I've been learning. A lot. About writing and how to improve mine. There's still a LONG way to go, I know. I am far, far from being expert or even particularly good.
So that led me to wonder: when does one actually feel comfortable calling oneself a 'writer'?
Writing was just a hobby before. Something I'd always loved.
I sent 80AD in to half a dozen publishers, unsolicited, and got no responses. Probably because I didn't know how to format or what to write on the query letter. But who knows. Maybe it's awful and they all hated it.
So I e-published. And was astonished at the response. Over 300000 downloads of the whole series and it was in I-books top 100 for over a year.
that's pretty cool, I think. Not really having anything to compare it to, I don't know for sure.
They are up for free, because a) I had no confidence and b) I wanted to get them to an audience that had no credit cards - kids.
So does that make me a writer?
I recently went to a writers conference. It was excellent - full of interesting people, fascinating insight, excellent 'how to' tips and tricks. Worthwhile. But...
(Now here's where I have to apologise if I offend anyone who attended, because I really did love it and very much liked everyone I met.)
Being a newb at these conferences, I found it uncomfortable to meet new people and had to force myself to strike up conversations. Luckily, everyone was kind and polite. I was also (being insecure) watching reactions, perfectly aware that I did so in order to try and see where I stood in the hierarchy.
Because, as I discovered, there is a hierarchy. A 'Published author' means printed, paper copies done by a recognised publishing house, and is accorded much respect. E-books on their own are not as highly acclaimed though I suspect that may change over the next decade, though. Free books do not thrill writers, unless they're a lost leader to a chargeable series. (I totally understand as good, free writing sets unfair expectations in the minds of readers)
Writers who are earning a living from their craft also get higher cred than those who aren't - which is perfectly fair, really. They've worked freaking hard and ought to be respected for that.
What does all this mean? It means that writers are human. Often better-read, more self-aware and usually pretty damned intelligent, they are still subject to the ancient genetics of tribal/primate-troupe mentality. We still want to know who's the alpha and where we fit in. We still judge people, only it's on what they've written, what they've earned from it and how it's published.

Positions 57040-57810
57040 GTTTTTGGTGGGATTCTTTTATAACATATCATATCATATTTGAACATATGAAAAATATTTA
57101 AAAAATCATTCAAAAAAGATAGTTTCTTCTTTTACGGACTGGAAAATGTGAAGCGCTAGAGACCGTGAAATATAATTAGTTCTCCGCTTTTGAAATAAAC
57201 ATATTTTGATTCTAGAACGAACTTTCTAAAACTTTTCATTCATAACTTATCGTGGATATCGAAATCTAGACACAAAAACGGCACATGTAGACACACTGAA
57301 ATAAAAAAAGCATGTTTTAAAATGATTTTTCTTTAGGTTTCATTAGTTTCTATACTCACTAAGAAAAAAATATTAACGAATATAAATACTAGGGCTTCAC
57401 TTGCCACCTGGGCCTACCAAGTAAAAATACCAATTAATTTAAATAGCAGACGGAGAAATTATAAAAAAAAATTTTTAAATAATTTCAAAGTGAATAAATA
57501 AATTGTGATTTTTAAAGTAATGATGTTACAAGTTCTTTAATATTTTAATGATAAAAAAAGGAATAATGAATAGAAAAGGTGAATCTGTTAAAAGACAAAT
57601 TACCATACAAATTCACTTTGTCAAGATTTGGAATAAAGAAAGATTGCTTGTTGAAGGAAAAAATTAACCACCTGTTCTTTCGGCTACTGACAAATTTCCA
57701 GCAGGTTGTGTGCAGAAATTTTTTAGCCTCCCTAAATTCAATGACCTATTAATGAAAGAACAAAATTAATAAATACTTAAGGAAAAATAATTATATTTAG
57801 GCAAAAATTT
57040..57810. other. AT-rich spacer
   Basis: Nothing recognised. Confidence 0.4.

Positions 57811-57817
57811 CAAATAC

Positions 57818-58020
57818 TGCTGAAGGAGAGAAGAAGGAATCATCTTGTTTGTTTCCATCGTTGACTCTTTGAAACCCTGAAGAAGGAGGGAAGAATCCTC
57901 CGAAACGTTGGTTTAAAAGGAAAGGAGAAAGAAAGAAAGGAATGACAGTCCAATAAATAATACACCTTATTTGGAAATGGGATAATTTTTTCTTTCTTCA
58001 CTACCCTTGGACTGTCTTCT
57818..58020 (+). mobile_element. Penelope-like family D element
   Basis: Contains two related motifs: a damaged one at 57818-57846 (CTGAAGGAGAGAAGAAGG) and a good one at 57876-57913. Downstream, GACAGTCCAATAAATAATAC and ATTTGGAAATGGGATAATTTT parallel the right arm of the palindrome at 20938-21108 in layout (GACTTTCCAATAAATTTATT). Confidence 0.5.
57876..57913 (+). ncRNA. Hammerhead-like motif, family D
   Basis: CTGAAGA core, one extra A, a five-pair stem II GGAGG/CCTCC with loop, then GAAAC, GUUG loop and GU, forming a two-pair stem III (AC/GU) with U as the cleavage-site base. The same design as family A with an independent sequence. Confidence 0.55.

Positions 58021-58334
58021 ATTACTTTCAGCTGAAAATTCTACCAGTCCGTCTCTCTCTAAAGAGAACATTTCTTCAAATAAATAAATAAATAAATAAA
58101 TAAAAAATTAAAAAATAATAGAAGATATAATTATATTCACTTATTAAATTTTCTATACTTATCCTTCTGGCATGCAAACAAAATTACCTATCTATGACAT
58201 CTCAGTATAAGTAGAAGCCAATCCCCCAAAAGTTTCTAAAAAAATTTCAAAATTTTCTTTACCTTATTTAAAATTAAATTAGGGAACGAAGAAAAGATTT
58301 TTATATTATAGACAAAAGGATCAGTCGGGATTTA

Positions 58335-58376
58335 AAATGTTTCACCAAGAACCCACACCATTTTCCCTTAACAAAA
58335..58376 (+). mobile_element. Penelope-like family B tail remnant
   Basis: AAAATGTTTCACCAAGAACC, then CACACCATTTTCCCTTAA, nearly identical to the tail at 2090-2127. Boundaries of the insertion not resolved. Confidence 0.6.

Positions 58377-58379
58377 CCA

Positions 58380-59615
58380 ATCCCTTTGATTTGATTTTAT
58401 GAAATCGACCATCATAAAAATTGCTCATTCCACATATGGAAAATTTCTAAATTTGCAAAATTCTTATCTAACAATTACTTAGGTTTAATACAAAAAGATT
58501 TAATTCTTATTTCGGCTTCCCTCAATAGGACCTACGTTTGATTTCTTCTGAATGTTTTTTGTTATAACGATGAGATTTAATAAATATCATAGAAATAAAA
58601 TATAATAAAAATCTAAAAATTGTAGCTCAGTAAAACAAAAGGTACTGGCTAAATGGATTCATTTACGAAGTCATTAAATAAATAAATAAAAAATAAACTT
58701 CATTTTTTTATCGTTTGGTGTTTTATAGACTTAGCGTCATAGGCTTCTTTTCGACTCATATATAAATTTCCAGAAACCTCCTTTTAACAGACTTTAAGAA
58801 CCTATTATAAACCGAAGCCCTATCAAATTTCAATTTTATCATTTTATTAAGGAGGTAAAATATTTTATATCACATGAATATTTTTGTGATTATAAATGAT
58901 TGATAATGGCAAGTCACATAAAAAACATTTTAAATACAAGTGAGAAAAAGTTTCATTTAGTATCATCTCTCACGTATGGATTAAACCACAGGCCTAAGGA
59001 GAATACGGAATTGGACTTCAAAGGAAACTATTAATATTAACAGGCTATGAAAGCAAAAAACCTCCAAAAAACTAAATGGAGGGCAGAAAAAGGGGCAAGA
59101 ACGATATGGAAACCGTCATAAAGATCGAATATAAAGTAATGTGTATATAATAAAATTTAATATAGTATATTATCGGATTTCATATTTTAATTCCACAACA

I love learning from these amazing people, but I don't want to get caught up in the 'published-or-not' thinking. I just want to write. I don't want to spend hours scouring websites for story competitions to enter, or publishing houses to send manuscripts to. I don't want to angst over whether my story is deemed good enough by an editor I've never even met. I don't want to be judged by other writers based on whether I have a book in paper or in e-format.
So by the end of the conference, when asked the question 'so what do you write', I would answer 'nothing significant. I'm just learning'. Not through false modesty, because I am quite proud of what I've done and what I'm learning. It was because I really don't want to be compared to anyone else out there, inevitable though that is.
Do I care? Of course. Anyone who's on social media and says they don't care about what others think is... well, possibly unaware of the irony.
I'd rather not care, though.
I just want to write.
Getting published would just be a nice bonus.
I live in Australia - which tells you I have a sense of humour. We're a self-deprecating people, we Aussies. My aim is to, one day, vanish in a blinding flash of enlightenment. In the mean time, I'm doing my best to learn as many